If you like Sturgill I would encourage you to listen to his appearance on Joe Rogan’s podcast. It’s at least 2 hours long and very interesting. We tried to get tickets to see him here in Louisville at the end of the month but it sold out quickly. Happy that a fellow KY boy is doing well.Report

      • Chris in reply to Glyph says:

        Aaron, I should probably know this, but are you in or around Nashvegas?Report

      • aaron david in reply to Glyph says:

        My inlaws live in McNairy county, but we usually stay in Nashville for a bit when we visit. We live in the SF bay area. And there is a good used book store right in that neighbor hood.Report

      • Chris in reply to Glyph says:


        My parents are in Franklin.Report

      • aaron david in reply to Glyph says:

        Bookman Bookwoman. McKays is OK, just a little to maintream for me. I think we swung threw Franklin one time.Report

      • Chris in reply to Glyph says:

        I love McKay for a couple reasons: 1.) I can often get out of there with a dozen books that I want to read for under $15, and 2.) I actually have a pretty significant credit there because I sold a bunch of books a few years ago, but can only by so many at a time because I have to bring them back in a suitcase.Report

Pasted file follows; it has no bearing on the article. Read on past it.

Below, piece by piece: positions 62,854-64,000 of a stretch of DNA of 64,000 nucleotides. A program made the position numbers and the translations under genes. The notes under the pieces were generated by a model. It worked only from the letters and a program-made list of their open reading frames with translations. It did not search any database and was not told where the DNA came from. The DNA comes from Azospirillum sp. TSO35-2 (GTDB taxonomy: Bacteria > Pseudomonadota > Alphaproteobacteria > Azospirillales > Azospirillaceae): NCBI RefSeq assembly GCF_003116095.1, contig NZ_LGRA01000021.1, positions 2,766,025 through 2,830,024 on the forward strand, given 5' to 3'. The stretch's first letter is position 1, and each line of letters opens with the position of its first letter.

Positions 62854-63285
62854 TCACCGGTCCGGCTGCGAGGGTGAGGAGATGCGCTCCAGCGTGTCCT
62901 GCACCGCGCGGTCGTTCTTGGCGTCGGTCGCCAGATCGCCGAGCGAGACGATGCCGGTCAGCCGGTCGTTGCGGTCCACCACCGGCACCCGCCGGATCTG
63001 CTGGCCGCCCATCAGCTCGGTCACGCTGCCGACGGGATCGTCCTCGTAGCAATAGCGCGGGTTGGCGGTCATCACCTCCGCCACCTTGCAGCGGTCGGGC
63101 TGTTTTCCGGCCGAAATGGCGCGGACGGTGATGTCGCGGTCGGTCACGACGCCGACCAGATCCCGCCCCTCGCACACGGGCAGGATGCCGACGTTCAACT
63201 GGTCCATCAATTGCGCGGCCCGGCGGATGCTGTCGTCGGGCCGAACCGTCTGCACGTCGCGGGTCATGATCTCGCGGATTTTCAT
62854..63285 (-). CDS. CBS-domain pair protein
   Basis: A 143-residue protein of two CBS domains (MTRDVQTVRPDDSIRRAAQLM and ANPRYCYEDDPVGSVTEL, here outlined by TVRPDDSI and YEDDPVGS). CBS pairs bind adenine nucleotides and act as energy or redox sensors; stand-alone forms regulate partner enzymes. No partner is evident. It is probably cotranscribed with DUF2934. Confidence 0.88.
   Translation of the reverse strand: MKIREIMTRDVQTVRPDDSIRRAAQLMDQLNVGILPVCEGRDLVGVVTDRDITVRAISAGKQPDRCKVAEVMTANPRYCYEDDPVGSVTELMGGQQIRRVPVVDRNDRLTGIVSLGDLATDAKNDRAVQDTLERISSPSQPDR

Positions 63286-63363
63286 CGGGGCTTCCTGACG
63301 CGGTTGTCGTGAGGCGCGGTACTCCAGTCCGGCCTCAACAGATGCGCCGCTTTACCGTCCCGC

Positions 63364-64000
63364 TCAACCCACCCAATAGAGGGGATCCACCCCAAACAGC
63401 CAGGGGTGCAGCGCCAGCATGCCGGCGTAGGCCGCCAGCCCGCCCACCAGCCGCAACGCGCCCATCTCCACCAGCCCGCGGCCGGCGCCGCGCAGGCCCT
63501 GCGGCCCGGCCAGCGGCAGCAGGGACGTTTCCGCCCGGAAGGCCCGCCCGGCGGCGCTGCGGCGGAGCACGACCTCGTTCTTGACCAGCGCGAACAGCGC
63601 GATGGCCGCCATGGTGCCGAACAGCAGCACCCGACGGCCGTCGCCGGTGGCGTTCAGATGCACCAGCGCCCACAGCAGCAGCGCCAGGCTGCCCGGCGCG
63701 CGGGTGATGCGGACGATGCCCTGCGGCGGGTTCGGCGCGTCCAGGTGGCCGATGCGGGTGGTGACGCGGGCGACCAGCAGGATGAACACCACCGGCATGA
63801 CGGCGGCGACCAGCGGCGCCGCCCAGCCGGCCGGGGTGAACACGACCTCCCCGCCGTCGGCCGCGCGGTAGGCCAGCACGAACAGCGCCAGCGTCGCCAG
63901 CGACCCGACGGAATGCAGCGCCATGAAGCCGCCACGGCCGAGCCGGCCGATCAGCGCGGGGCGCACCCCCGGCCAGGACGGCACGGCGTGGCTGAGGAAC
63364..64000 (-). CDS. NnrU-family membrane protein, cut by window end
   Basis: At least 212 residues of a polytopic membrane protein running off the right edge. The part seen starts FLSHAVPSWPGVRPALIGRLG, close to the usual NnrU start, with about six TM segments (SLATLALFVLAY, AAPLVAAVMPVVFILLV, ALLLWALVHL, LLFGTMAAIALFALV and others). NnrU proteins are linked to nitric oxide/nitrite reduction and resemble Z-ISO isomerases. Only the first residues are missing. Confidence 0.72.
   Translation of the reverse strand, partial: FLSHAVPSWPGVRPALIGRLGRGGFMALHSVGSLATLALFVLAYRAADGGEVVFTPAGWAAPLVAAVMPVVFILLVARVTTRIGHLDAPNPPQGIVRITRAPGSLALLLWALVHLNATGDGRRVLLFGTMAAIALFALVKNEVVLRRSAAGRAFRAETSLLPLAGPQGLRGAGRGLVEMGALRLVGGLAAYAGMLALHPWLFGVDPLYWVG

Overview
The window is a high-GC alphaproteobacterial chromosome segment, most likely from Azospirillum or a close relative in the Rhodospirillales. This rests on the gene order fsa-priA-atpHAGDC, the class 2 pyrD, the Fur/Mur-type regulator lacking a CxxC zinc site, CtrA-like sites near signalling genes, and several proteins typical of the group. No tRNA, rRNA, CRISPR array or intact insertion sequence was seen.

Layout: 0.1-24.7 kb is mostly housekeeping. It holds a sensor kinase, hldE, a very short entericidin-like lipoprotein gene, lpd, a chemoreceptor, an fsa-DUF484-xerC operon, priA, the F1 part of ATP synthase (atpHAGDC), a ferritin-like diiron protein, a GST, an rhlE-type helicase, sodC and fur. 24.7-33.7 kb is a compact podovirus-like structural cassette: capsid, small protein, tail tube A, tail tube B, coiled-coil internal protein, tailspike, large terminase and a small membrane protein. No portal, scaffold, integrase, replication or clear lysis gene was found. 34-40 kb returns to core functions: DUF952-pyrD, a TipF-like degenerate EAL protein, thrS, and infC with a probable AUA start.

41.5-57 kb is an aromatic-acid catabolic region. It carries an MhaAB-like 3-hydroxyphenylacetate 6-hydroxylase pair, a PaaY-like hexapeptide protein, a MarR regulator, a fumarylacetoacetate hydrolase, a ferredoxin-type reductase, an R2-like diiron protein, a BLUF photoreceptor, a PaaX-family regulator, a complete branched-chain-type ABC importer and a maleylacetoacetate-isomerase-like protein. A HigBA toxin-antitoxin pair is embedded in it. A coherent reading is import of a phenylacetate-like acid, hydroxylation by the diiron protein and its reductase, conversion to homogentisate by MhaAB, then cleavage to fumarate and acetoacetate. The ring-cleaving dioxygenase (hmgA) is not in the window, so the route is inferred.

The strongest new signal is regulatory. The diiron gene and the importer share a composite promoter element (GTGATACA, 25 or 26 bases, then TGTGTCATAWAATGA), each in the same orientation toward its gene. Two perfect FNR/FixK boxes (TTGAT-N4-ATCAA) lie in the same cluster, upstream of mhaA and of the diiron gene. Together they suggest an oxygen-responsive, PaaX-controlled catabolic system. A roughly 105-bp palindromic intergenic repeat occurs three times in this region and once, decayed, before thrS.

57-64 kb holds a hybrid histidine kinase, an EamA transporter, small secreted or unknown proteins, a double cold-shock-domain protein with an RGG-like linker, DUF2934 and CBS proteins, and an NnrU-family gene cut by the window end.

• Chris in reply to Chris says:

      Oh, and after Oh Brother Where Art Thou?, “roots music” became a bit of a fad, and there was some good stuff that came out — old country, ol’ timey music, roots blues — and that seems to have mostly gone back under whatever rock it usually hides beneath. Which is a shame, because I really enjoyed a lot of that stuff. I’m sure someone here knows what’s still goin’ on with all that, though.Report

  4. Notme says:

    From the picture i thought this thread was about a homeless guy.Report

  5. Mike Dwyer says:

    I’m a huge country music fan from way back and while there is a lot of stuff I like out there right now, the ‘bro country’ stuff is getting old. For me the guy that is killing it right now remains Zac Brown. He has a bluegrass attitude towards music and also an openness to taking elements from a lot of other genres. We’ve seen him twice now in concert and I found both shows to be awesome.

    Also, check out Delta Rae.Report

  6. Badtux says:

    Oh my, there is so much good country and country-influenced singer-songwriter music out there that you can’t swing a bat without hitting some of it. You won’t find it on the radio. But you won’t find *anything* worth listening to on the radio anyhow, so… here’s some folks I’ve listened to lately.

    Lera Lynn. She sounds like a love child of Loretta Lynn (to whom she is *not* related) and Emmylou Harris.

    Turnpike Troubadours — bluegrass-influenced country.

    Darrell Scott — a Nashville legend, but as a session musician or songwriter on other people’s albums. He does his own songs as well.

    Chris Knight — bleak country music from a guy from the West Virginia coal mine country.

    Slaid Cleaves — more of an Austin sound, but very country.

    Shovels & Rope —

    Justin Townes Earle. Sounds like his daddy Steve and Townes van Zandt had a kid.

    James McMurtry.

    I’d go on, but this should get you started on some new country…Report